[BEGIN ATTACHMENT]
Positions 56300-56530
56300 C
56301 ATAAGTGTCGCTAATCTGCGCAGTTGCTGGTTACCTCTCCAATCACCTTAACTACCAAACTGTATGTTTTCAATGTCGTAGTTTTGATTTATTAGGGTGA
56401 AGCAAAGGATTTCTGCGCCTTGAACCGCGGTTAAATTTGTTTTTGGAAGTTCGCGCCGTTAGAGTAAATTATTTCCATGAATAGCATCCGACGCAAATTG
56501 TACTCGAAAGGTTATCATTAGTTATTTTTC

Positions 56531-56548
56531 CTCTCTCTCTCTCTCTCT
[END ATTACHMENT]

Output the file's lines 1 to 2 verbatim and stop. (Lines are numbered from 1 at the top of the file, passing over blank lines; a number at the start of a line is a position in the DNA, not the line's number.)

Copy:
Positions 56300-56530
56300 C